The heartland of America skipped a beat June 6 when Rick Wagoner, chairman and CEO of General Motors, announced plans to eliminate 25,000 jobs. A few days later the corporation gave the United Auto Workers until the end of the month to accept savage cutbacks in health benefits for 1.1 million active and retired workers and their families.

Eldon J. Renaud, president of UAW Local 2164 in Bowling Green, Ky., accused GM of “forcing something down our throats.” He told The New York Times, “I don’t think it leaves us any other option” than to strike.

Wagoner announced the job cutbacks during the GM annual shareholders meeting in Wilmington, Del. The announcement came on top of two plant closings earlier this year: the Linden, N.J., facility, in April, resulting in the termination of its 1,000 remaining jobs, and the Baltimore van assembly plant in May, cutting its 1,100 remaining jobs.

Almost half of the cars and trucks on the road were GM products 15 years ago. That number has dwindled to 25 percent today. Recently, GM and Ford, both of which own large financial institutions, had their money-lending arms reduced to the status of junk bonds. GM’s decisions, led by Wagoner, who is paid a lofty $4.8 million per year plus $2.7 million in stock options, have cost it U.S. market share.

General Motors claims it lost $1.1 billion in the first quarter of 2005. Workers are skeptical. Although workers do not decide what gets produced or how investments are made, they will get all the pain if GM has its way.

GM’s plan to increase its profits hinges on eliminating 22 percent of its U.S. workforce, saving $2.5 billion — jobs that will be gone forever. “No wonder everyone in this country is uneasy — very, very uneasy,” said United Auto Workers Ohio Director Lloyd Mahaffey.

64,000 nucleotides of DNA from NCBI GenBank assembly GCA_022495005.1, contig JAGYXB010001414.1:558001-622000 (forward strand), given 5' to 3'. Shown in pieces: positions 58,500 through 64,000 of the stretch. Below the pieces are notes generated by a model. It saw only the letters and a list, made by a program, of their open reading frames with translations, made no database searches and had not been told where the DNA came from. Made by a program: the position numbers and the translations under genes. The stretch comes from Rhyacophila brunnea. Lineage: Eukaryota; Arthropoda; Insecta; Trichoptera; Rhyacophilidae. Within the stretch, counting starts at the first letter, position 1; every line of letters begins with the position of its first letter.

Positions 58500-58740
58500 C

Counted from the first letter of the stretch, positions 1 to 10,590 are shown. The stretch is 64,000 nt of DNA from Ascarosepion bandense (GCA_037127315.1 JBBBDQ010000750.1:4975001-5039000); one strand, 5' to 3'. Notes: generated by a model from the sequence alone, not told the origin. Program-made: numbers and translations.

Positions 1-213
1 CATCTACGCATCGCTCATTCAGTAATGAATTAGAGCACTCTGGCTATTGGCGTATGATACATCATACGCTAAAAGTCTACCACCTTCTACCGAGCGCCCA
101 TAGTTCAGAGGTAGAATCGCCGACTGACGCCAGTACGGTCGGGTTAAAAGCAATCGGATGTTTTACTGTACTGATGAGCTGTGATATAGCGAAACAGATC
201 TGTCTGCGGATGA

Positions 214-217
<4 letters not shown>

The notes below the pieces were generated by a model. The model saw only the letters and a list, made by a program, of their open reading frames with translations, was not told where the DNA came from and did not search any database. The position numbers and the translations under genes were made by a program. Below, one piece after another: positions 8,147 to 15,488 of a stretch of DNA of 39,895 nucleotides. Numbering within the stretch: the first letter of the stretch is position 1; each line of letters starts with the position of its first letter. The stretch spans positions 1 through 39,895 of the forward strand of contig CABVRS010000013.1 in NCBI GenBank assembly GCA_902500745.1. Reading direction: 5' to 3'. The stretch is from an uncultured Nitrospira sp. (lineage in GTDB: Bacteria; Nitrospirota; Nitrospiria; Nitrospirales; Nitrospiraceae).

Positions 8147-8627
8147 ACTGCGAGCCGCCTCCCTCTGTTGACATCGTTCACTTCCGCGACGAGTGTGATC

With 77,000 GM workers in Michigan, that state would be hardest hit. Ohio, though, has 11 GM plants with 15,000 workers, including the facility in Parma, near Cleveland, the country’s poorest city.

“There’s a rippling effect,” said Mahaffey. “Cutbacks at GM hit steel — and steel is struggling — rubber, glass, scrap, and services to workers, from the coffee shop to the mall. It is Friday night football and braces for the kids’ teeth. We’ll talk with GM. But just imagine if workers’ wages had escalated at the same rate as the CEOs’, or if we got a raise when we screwed up — we would all be sitting pretty.”

In a statement, UAW national vice president Richard Shoemaker said, “The UAW is not convinced that GM can shrink its way out of its current problems. What’s needed is an intense focus on rebuilding GM’s market share and the way to get there is by offering the right product mix of vehicles with world-class design and quality.”

There are 20,000 GM autoworkers in Canada, mostly in Ontario. “They said it’s isolated to the U.S.,” said Canadian Auto Workers (CAW) union representative Doug Orr. “I think we’ll find that far from the truth.” Buzz Hargrove, CAW president, said he was “shocked” at the corporation’s announcement.

Canadian autoworkers have national health care. Health care for active and retired U.S. workers, according to GM, costs $5.6 billion per year. In the 2003 contract, GM workers agreed to a transfer of a 2-cent-per-hour cost-of-living increase to pay for health care and pension improvements. They agreed to plant closings. Workers and their families now pay health care co-pays for doctor visits and prescription medications. Many U.S. autoworkers are working 10-plus hours per day, logging substantial overtime.

For more on GM job cuts, see People before Profits column.

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